The 2015 Hugo awards were given out over last weekend, at Worldcon in Spokane, and the meltdown is ongoing. The commentary on this at the follow-up post at According to Hoyt has gone over 1,000 comments, a record that I haven’t seen on a blog since the heyday of a certain blog that is not mentioned any more (but whose name referenced small verdantly-colored prolate spheroids). I’ll admit, right from the get-go, that as a writer and blogger I have no real dog in this fight over the Hugo awards – not even the smallest of timid and depressed of puppies, but I did feel enough of an interest in it to post about it a couple of times. I merely observe with sympathy as an interested internet ‘friend’ and fan of some of those who are deeply involved, rather than a directly-involved author. I love Connie Willis’s books and Lois McMaster Bujold’s Vorkosigan saga, used to love Marion Zimmer Bradley – alas, my collection of her books is now boxed and moldering away in the garage . My science fiction and ‘con’ activity extends only as far as having an entire run of Blakes’ 7 taped on VHS from when it was broadcast on KUED in Salt Lake City in the 1990s, having gone to the Salt Lake City ‘con several times, and once to the Albuquerque ‘con’ when it happened to be on a weekend at the time I was TDY to Kirtland AFB for a senior NCO leadership class. I had a marvelous time, on all those occasions … but my personal writing concentration is on historical fiction, and to a lesser extent, socio/political blogging.
An excellent run-down of the whole Sad Puppies 1-3 background contained in this post – yes, it would otherwise appear to be yet another convoluted inside-baseball saga, of interest only to those directly involved – but this kind of stuff counts in the long run. It’s pop culture, of course – but pop culture is upstream from political culture. What is in the movies, books, games, on television and in social media eventually ties into the larger issues. Indeed, some would suggest that pop culture frames and sets the agenda, especially with people who aren’t political junkies.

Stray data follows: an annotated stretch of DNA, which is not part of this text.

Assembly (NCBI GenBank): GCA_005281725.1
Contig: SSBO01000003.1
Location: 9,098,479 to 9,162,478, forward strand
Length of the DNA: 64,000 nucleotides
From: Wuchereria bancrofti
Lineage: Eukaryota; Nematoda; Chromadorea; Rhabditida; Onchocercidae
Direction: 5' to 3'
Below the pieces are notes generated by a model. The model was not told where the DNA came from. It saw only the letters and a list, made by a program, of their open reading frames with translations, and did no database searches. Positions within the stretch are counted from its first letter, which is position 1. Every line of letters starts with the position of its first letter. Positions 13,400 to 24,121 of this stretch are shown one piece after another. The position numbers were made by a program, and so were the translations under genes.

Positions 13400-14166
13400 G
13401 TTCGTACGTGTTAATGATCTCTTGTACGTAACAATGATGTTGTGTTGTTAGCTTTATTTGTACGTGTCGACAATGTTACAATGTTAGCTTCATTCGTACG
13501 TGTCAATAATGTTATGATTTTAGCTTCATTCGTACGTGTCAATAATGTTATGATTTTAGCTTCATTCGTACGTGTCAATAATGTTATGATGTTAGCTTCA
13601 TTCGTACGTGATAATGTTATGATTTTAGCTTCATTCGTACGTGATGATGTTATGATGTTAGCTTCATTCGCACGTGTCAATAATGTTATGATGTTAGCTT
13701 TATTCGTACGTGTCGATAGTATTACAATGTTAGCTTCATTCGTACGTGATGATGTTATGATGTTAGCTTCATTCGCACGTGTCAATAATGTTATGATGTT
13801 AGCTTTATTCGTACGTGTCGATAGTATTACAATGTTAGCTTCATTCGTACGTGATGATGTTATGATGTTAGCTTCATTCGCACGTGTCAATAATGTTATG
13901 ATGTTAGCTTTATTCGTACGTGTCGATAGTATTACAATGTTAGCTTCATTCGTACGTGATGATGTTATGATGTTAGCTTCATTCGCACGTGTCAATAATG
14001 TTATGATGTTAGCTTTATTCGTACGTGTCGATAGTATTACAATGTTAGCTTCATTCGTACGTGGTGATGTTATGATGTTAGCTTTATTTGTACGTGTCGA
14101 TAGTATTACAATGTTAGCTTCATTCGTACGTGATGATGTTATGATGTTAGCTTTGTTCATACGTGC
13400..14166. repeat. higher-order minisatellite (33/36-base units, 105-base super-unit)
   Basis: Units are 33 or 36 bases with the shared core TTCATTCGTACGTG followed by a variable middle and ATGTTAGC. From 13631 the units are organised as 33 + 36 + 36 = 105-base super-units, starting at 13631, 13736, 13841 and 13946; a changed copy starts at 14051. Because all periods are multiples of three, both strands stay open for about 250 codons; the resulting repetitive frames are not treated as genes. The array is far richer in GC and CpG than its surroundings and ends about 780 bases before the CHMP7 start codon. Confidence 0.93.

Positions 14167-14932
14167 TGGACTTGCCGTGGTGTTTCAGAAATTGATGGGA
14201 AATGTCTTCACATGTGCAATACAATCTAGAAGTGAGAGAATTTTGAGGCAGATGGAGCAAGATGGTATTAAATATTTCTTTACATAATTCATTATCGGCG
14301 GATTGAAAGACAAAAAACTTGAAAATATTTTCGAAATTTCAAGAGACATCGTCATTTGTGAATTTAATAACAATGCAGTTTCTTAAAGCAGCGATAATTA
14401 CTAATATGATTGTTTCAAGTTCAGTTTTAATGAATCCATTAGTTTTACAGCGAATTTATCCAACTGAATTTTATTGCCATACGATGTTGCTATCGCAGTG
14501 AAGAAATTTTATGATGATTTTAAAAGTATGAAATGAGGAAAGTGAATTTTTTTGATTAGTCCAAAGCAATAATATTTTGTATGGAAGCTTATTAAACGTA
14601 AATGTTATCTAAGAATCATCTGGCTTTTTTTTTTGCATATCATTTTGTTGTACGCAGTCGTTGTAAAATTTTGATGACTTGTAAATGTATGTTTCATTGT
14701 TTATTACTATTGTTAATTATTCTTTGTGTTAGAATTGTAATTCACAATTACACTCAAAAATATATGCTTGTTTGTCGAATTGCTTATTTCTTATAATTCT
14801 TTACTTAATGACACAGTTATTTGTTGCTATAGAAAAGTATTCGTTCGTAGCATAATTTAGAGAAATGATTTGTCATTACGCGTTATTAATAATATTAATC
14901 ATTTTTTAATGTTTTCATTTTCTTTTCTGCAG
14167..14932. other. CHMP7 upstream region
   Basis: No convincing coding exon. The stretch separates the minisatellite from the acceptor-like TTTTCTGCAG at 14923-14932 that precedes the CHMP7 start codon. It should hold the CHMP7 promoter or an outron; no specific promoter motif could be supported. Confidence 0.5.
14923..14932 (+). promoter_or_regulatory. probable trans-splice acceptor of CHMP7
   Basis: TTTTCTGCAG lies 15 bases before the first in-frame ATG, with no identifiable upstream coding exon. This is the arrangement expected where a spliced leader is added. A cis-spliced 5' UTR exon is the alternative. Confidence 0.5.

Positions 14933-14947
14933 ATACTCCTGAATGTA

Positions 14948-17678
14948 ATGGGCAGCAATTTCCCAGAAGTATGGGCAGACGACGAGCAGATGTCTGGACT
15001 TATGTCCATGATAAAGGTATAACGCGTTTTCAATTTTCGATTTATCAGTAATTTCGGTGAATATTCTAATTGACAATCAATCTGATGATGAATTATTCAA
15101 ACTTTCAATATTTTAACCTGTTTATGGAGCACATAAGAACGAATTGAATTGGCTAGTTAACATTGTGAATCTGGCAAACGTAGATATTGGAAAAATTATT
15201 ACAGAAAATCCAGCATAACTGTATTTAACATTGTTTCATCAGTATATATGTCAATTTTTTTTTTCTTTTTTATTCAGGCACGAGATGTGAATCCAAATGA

I agree with the above-linked author Rob, at SF Author, that shutting out perceived Puppy nominees with a “No Award” is a move that will backfire on the social justice/politically correct brigade. It’s a poison pill, devaluing what had once been a valuable award property for any author or editor, an award that was a major signifier of quality in speculative fiction. It’s not the quality of the story being judged – it’s the political opinions or the connections of the author himself, or the bona fides of the party/parties which nominated the work in the first place that is being rewarded … or in the case of No Award, not acknowledged at all. How very Stalinist; how very lock-step the march to judgement is. Voting No Award on an ideological basis risks the very real possibility of reducing the thing itself to a relatively meaningless rocket-shaped knick-knack. The properly-accredited insiders will log-roll and award it to each other for small-appeal and mediocre work at smaller and smaller cons; meanwhile those authors writing ripping good yarns that readers actually want to go out and read will cheerfully ignore the whole thing in favor of something more meaningful … such as generous royalty payments at the end of every month.
It would also seem, from posts and comments by attendees at the ‘con, and at the awards ceremony itself, that the speakers and a large part of the audience behaved quite churlishly to certain authors and nominees … which is just another brand on the fire, and cause for a good part of the 1,000+ comment string. Seriously, what Hugo nominee with any self-respect will want to go to such an event in future?